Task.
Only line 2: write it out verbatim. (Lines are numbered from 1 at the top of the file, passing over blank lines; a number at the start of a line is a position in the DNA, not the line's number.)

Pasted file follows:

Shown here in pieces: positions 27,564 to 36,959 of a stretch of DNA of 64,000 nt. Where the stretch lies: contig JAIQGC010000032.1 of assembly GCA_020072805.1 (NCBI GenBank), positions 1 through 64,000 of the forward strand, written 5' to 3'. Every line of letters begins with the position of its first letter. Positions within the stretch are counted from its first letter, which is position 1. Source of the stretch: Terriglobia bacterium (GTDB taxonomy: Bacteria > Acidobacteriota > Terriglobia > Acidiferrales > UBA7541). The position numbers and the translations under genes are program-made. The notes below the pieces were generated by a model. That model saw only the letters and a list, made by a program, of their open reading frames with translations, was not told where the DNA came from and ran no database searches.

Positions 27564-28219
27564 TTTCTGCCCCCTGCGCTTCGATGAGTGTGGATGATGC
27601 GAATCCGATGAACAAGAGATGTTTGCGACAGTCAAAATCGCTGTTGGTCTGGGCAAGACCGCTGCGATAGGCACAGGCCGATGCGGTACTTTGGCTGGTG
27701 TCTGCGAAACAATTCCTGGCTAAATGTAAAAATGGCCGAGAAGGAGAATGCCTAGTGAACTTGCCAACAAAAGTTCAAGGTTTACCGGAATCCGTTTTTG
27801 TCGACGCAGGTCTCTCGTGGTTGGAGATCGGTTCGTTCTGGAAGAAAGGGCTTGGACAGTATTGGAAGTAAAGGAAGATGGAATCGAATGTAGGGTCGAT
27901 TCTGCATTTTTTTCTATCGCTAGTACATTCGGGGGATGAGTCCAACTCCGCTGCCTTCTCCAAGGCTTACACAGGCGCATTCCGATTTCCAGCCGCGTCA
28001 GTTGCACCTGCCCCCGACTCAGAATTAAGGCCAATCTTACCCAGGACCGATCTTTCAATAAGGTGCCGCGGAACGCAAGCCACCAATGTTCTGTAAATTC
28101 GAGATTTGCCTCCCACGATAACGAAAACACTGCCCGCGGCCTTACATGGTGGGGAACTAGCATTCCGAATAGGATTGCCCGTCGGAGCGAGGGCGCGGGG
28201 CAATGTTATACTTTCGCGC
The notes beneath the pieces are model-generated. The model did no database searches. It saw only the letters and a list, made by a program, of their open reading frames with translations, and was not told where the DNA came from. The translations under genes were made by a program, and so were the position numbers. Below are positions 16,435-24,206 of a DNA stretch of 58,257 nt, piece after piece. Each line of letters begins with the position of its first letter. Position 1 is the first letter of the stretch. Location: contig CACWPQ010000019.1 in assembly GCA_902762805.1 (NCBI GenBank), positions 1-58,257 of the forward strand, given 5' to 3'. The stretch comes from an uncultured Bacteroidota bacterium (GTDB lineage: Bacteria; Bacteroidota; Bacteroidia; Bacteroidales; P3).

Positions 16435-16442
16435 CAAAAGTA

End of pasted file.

Positions 27564-28219